A transatlantic team of number-crunchers announced they had built a theoretical structure in 248 dimensions, resolving a 120-year puzzle that could be used to test theories about the structure of the cosmos.

Top computer scientists and mathematicians from the United States and Europe said they had mapped *E*_{8}, a problem that was discovered in 1887 but has had to wait until the era of supercomputers and Internet-linked minds to resolve.

*E*

_{8}is the mother of all so-called Lie groups -- a category of problems invented by a 19th-century Norwegian mathematician, Sophus Lie (pronounced "Lee"), to explore symmetry.

Spheres, cylinders or cones are familiar examples of simple, symmetrical objects in three dimensions. But *E*_{8} is a piece of geometric origami that comes in 248 dimensions.

"(*E*_{8}) is as complicated as symmetry can get," David Vogan, a mathematics professor at the Massachusetts Institute of Technology (MIT), who took part in the calculation, said on Sunday.

"Mathematics can almost always offer another example that's harder than the one you're looking at now, but for Lie groups, *E*_{8} is the hardest one."

Resolving *E*_{8} was a gigantic undertaking, the scientists said. They compared it to the Human Genome Project, which patiently unraveled the human genetic code.

The human genome is less than a gigabyte in size, but the *E*_{8} calculation is 60 gigabytes, enough to store 45 days of continuous music in MP3 format. The printout would cover an area the size of Manhattan.

The reason was that the input -- the *E*_{8} equations themselves -- was comparatively small but the answer itself was enormous.

"This groundbreaking achievement is significant both as an advance in basic knowledge, as well as a major advance in the use of large scale computing to solve complicated mathematical problems," said Jeffrey Adams, project leader and mathematics professor at the University of Maryland.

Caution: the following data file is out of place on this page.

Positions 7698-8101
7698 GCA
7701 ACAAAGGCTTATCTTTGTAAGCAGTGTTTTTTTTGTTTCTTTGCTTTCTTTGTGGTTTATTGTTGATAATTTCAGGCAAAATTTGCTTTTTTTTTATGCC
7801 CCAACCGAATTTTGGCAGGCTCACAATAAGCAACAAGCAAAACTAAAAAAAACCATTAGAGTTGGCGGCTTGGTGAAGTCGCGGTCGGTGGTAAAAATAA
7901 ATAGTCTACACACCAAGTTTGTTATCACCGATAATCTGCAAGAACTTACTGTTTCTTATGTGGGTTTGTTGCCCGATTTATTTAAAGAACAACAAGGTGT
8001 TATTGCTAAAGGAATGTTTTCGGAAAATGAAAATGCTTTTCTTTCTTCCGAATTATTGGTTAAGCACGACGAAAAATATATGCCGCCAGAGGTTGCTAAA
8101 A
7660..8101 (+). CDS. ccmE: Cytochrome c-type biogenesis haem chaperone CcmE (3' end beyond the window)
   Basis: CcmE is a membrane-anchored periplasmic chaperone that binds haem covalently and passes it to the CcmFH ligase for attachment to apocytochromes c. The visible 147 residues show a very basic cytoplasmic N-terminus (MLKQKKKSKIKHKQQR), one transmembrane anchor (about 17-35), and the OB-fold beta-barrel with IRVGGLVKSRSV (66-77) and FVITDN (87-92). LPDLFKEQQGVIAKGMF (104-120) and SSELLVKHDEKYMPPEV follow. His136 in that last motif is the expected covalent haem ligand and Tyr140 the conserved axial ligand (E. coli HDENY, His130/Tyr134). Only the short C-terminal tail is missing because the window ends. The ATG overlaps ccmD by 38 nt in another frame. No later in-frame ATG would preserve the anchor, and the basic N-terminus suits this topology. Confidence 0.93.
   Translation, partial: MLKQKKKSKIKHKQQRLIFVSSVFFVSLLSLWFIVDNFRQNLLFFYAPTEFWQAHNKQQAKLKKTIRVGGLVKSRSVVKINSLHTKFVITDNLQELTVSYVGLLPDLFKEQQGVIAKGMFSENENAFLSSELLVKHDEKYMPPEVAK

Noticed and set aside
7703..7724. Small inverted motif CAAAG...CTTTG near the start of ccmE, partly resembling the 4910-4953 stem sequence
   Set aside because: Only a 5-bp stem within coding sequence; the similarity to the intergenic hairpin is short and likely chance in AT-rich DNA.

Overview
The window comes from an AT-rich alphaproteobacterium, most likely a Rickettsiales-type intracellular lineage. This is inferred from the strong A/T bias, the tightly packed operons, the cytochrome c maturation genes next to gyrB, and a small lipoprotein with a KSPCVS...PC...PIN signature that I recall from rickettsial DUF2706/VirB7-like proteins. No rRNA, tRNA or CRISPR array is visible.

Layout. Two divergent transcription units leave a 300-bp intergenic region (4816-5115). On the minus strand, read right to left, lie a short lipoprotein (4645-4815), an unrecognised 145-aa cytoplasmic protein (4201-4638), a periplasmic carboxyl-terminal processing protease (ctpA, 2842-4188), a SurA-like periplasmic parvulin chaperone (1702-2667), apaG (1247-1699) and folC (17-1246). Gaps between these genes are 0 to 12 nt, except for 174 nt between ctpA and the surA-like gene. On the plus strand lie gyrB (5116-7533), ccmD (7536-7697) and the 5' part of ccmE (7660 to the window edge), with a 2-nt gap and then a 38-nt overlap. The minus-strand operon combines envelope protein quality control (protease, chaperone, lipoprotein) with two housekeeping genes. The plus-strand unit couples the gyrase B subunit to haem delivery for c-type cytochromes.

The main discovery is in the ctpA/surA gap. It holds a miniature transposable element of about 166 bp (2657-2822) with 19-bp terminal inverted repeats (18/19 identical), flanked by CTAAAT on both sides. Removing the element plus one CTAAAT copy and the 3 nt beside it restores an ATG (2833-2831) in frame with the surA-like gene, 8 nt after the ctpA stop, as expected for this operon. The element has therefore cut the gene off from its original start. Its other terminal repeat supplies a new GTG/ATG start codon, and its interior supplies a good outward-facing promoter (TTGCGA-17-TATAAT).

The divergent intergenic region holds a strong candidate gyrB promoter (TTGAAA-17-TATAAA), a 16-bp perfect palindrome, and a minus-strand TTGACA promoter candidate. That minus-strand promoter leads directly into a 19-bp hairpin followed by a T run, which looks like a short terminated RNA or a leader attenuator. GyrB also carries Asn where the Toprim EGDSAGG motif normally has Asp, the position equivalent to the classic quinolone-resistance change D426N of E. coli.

A low-definition picture of *E*_{8}, released by MIT, showed something like a multicolored circus tent made, like a child's constructor set, of densely-packed, connected rungs.

"We can never hope to represent the structure in its entirety, it's a mathematical abstraction," Dutch researcher Marc van Leeuwen, of France's University of Poitiers, told AFP.

"You can make some nice pictures with it, but a sheet of paper has only two dimensions, so you will never see the real object.

It took four years to produce the *E*_{8} calculation. Exceptionally -- for mathematics is usually a solitary activity -- the achievement came through close collaboration, mixing theoretical mathematics and intricate computer programming on both sides of the Atlantic.

"The literature on this subject is very dense and very difficult to understand," explained Vogan. "Even after we understood the underlying mathematics, it still took more than two years to implement it on a computer."

One of the biggest headaches was finding a computer big enough to crunch the calculation.

For a whole year, the team tried to slim down the calculation a thousand-fold, trying to make it more efficient so that it could fit on existing supercomputers.

Even so, the calculation was still beyond the current generation of computing power.

Just as the team was despairing of seeing their work realized, one of them came up with a way to break up the calculation in such a way that parts of it could be digested in separate batches.

The results from each batch were then assembled to give the ultimate solution, which took 77 hours to run on a US supercomputer called Sage.

An independent expert told AFP said the *E*_{8} breakthrough was "a very important advance" in physics, for it could be used to test a key theory about the fundamental symmetries in nature.

Among these mooted symmetries is the structure of the cosmos, created by the Big Bang some 13 billion years ago, and basic particles themselves, said Hermann Nicolai, director of the Albert Einstein Institute in Potsdam, Germany.

The 18-member research team, called Atlas, included mathematicians from France's universities of Poitiers and Lyon.

In a press release, MIT said Vogan would present the work on Monday in a talk entitled "The Character Table for *E*_{8}, or How We Wrote Down a 453,060 x 453,060 Matrix and Found Happiness."

*© 2007 AFP*

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